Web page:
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Navigating hurtful conversations in the workplace

Written on Jun 23, 2022

By Jessica Salerno-Shumaker, OSCPA senior content manager 

Having vulnerable conversations about hurt feelings in the workplace is rarely something a professional wants to do, but one professor said it can be beneficial for all those involved. 

“It can be tricky to navigate hurt feelings and hurtful conversations for different reasons,” said Dr. Anita Vangelisti, PhD, professor at University of Texas at Austin. “When it’s in the workplace, there are aspects that make it difficult to navigate those conversations, and there are some of aspects that could make it easier.” 

Vangelisti will be present “Sticks and Stones: Why Words Hurt & What to Do About It” at the upcoming Women, Wealth and Wellness Conference on July 21. She will cover how hurtful conversations can impact your personal and professional life and ways to develop strategies for overcoming the effects. 

Vangelisti said most people in professional settings are concerned with maintaining a particular reputation and aren’t interested in being vulnerable with coworkers. They might be worried a conversation so open could impact the professional relationship for the worse, and instead opt to simply move past any hurt feelings. 

The downside to not addressing these hurtful conversations is it can hamper productivity and distract from the real work, Vangelisti said. It can cause professionals to ruminate over these interactions and even spend time trying to avoid the other person. 

Vangelisti described having these conversations as a “challenging opportunity.” She said to remember that despite your best efforts, sometimes the conversation will fall flat. When that happens, remind the other person involved that you have joint goals as a company you want to achieve, and it’s in everyone’s best interest to get along to make those happen.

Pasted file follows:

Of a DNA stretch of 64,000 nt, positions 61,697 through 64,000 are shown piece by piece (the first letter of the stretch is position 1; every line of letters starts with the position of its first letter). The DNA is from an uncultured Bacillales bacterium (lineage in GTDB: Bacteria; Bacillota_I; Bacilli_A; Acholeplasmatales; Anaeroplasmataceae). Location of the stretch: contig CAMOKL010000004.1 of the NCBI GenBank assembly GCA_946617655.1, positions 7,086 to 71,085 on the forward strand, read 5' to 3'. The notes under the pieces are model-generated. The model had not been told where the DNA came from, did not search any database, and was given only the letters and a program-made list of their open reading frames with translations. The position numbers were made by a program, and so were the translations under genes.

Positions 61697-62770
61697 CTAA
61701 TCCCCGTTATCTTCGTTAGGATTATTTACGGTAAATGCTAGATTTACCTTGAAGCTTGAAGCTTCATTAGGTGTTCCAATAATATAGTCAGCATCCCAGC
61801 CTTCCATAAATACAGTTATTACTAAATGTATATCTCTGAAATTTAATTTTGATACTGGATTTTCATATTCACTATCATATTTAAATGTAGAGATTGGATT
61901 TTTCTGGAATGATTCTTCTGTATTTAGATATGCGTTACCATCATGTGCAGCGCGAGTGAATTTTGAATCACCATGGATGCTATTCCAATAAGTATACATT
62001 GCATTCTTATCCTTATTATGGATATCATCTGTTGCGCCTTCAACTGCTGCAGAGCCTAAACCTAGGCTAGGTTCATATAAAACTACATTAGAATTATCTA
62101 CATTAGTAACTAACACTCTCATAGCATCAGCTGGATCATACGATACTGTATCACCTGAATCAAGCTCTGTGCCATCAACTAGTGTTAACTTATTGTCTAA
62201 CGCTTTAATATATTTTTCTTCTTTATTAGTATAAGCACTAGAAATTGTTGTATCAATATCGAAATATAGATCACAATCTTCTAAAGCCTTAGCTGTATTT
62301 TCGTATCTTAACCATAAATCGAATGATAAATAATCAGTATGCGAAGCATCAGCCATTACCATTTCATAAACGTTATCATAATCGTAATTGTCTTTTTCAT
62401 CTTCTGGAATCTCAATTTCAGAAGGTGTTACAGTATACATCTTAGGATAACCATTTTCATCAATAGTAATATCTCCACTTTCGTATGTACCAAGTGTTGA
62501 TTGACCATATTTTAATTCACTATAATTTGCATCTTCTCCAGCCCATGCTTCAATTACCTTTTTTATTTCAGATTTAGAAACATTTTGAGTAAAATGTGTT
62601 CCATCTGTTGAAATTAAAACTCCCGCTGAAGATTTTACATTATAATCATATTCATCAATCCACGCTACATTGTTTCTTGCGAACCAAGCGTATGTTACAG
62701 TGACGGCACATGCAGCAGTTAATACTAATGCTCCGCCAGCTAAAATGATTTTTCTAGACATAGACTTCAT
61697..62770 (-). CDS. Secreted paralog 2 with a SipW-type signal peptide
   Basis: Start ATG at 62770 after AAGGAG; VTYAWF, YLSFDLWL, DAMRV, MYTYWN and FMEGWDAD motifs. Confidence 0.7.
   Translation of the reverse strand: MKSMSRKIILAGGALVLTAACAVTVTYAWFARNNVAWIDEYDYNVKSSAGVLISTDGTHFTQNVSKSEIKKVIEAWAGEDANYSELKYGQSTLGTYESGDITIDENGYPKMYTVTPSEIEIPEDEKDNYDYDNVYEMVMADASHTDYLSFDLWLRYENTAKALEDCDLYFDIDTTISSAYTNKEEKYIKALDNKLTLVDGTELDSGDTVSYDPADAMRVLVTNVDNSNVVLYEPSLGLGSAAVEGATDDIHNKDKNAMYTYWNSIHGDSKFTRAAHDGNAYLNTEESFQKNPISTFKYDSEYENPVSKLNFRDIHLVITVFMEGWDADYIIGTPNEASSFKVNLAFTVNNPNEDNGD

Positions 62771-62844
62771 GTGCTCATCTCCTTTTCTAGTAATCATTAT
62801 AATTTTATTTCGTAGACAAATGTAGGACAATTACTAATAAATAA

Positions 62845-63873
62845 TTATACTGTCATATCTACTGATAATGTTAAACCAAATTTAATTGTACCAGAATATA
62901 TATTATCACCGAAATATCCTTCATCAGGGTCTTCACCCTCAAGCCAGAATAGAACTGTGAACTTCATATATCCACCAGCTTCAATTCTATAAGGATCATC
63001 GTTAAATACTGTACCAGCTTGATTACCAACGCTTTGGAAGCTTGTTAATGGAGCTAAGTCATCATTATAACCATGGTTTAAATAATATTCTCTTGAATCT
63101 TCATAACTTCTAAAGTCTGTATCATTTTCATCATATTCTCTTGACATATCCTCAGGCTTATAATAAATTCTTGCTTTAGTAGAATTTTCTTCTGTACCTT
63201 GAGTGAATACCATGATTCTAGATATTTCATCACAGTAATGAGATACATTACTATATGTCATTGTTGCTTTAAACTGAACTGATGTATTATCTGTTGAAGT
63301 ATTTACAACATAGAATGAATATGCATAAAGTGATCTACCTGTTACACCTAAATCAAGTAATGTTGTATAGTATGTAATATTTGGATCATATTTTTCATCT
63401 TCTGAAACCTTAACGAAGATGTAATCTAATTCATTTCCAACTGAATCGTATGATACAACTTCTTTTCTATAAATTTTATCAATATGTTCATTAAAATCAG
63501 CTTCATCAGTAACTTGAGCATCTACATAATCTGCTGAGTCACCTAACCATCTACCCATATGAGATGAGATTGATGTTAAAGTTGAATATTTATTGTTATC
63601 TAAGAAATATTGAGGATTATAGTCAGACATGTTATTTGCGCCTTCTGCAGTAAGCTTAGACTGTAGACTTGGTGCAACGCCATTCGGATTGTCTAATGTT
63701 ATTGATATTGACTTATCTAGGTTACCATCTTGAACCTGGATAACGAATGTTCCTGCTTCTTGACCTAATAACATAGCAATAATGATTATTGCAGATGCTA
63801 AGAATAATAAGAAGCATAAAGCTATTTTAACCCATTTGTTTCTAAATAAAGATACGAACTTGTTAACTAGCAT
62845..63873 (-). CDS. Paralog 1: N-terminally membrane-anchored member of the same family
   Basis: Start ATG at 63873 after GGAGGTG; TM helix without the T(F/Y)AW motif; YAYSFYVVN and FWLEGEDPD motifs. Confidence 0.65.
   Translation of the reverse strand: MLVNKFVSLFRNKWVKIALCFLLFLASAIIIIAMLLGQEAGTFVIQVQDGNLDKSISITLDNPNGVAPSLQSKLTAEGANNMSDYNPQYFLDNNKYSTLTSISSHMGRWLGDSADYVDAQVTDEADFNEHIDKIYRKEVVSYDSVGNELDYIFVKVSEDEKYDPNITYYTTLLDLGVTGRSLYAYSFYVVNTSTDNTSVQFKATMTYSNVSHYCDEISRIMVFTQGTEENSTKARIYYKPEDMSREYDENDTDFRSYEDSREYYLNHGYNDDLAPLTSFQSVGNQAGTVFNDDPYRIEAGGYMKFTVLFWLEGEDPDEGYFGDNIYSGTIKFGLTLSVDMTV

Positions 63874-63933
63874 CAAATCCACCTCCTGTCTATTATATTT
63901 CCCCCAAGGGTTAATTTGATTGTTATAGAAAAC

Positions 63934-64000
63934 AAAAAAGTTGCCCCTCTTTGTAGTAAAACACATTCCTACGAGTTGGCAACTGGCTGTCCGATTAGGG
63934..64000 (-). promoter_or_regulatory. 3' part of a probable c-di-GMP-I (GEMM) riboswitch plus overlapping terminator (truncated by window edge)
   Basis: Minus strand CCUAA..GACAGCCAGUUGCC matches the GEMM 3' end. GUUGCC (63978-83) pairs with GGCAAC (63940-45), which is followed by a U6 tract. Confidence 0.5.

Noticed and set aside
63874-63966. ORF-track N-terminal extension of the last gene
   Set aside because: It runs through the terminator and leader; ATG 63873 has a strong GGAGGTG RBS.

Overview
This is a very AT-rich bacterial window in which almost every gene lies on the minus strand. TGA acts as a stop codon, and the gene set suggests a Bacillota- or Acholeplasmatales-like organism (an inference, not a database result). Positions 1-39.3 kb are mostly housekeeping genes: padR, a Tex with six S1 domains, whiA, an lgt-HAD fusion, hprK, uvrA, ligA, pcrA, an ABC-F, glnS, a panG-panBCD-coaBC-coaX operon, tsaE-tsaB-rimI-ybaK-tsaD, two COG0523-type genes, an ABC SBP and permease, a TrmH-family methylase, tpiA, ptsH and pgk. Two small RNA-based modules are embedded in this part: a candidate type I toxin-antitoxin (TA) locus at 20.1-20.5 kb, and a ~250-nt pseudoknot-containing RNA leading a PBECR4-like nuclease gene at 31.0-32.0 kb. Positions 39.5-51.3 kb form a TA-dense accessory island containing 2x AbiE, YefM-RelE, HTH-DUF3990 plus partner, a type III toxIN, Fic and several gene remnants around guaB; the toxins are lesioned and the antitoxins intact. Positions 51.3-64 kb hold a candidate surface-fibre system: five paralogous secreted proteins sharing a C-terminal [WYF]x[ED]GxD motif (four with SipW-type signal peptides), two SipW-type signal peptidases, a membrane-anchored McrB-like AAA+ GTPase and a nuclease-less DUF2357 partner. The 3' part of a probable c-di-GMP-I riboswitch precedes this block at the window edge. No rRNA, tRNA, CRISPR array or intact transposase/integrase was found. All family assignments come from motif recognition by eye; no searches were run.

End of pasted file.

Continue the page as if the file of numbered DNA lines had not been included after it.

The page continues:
“It's okay to not be ready to have that conversation,” she said. “Those are big conversations. Someone might not be ready, and they need to understand techniques of how to address those conversations. It’s better to know that and wait than to jump in and create more hurt for yourself and perhaps for the other person.” 

Another reason not to have the conversation could be the other person might not be ready, Vangelisti said. If you do decide to talk, she said to consider what your goals are beforehand, so you’re prepared.   

“This is sometimes hardest for people to wrap their brains around,” she said. “If your goal is just to express yourself, that's one thing. If your goal is to have a productive workplace, and you think having this conversation will help with that, that's another type of conversation.” 

Register for the Women, Wealth and Wellness Conference today and hear more from Anita Vangelisti and other dynamic speakers!